Cancer Consortium: Research directions planned for global oncology, cancer imaging, radiation research

Programs will be part of a competing renewal for the Fred Hutchinson/University of Washington Cancer Consortium’s Cancer Center Support Grant from the National Cancer Institute
Dr. Marion Dorer, Fred Hutchinson/University of Washington Cancer Consortium administrator
Dr. Marion Dorer, Fred Hutchinson/University of Washington Cancer Consortium administrator Photo by Dean Forbes

Building on an impressive portfolio of research spanning Fred Hutch, the University of Washington and Seattle Children’s Hospital—the leadership of the Fred Hutchinson/University of Washington Cancer Consortium has proposed new research programs in preparation for its next funding cycle. Several of the nation’s top cancer experts convened recently to review and advise the Cancer Consortium on its accomplishments and future plans in basic, translational, clinical and public health sciences. These experts are endorsing a number of new or reorganized research programs, including ones focused on global oncology and cancer imaging and radiation research. The new programs will be part of a competing renewal for the Consortium’s Cancer Center Support Grant—a major award from the National Cancer Institute that provides the partnership its status as a comprehensive cancer center.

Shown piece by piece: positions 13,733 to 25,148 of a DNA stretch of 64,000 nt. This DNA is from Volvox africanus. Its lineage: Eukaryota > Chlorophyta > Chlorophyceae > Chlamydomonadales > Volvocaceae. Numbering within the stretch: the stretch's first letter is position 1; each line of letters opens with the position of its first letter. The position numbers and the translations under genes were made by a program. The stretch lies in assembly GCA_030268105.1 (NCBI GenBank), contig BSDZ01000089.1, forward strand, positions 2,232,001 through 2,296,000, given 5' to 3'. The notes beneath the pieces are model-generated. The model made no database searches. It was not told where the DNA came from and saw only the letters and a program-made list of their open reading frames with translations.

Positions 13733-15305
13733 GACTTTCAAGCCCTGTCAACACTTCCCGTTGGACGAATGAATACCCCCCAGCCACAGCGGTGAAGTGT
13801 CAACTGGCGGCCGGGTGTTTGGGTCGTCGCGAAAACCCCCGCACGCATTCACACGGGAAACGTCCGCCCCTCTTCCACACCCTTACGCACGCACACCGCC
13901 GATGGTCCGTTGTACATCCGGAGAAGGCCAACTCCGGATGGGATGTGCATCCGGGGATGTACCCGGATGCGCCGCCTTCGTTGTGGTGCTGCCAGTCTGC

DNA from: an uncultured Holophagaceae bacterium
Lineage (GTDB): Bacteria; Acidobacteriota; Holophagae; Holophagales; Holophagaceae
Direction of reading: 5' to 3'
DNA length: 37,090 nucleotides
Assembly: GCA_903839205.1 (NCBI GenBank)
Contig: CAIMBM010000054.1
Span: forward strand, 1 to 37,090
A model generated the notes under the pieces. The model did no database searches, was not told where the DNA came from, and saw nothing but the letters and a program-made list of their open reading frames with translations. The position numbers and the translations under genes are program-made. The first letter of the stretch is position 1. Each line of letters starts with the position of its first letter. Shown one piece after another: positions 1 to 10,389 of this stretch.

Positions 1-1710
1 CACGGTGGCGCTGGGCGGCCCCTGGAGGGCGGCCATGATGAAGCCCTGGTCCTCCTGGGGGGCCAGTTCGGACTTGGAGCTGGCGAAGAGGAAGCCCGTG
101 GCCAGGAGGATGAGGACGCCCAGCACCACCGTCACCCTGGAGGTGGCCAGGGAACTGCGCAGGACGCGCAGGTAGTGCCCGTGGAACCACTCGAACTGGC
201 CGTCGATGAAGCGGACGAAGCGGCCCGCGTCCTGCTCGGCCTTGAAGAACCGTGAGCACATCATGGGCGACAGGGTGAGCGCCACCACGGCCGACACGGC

While each of the Consortium member institutions have separate organizational structures to house their scientific areas of emphasis, the joint cancer center structure draws faculty conducting cancer-related research from all three into a series of scientific research programs. In addition to fostering these cross-institutional research programs, the NCI grant also provides major funding for shared resources, infrastructure, the conduct of clinical trials, pilot project awards and funds for new faculty recruitment.

Consortium highlights from the past year

At the Oct. 1 meeting of the Consortium’s External Advisory Board, held in the Sze Auditorium, Consortium Director Dr. Larry Corey and colleagues updated the board members on the year’s accomplishments and proposed future directions, which include:

• Strong growth in funding and membership

- $253 million in direct dollars from the National Institutes of Health, including
- $85.5 million in direct dollars from the NCI
- $89.3 million in direct funding from other sources
- 28 scientists recruited in the past year, the vast majority as junior faculty members.
• Consortium fund awards for new research directions, high-risk projects, recruitment and early-stage, and investigator-initiated clinical trials

- $1,023,000 in pilot funding (awards of $50-100,000, providing support for new research directions and high-risk projects 
- $513,000 in recruitment awards to support five new investigators in the Consortium
- $218,000 that will partially fund four new early-stage, investigator-initiated clinical trials.

 A new program in Global Oncology

External advisers strongly support the creation of a new program in Global Oncology. The program will build on a number of international cancer research efforts, including Fred Hutch’s nearly decade-long partnership with the Uganda Cancer Institute (UCI).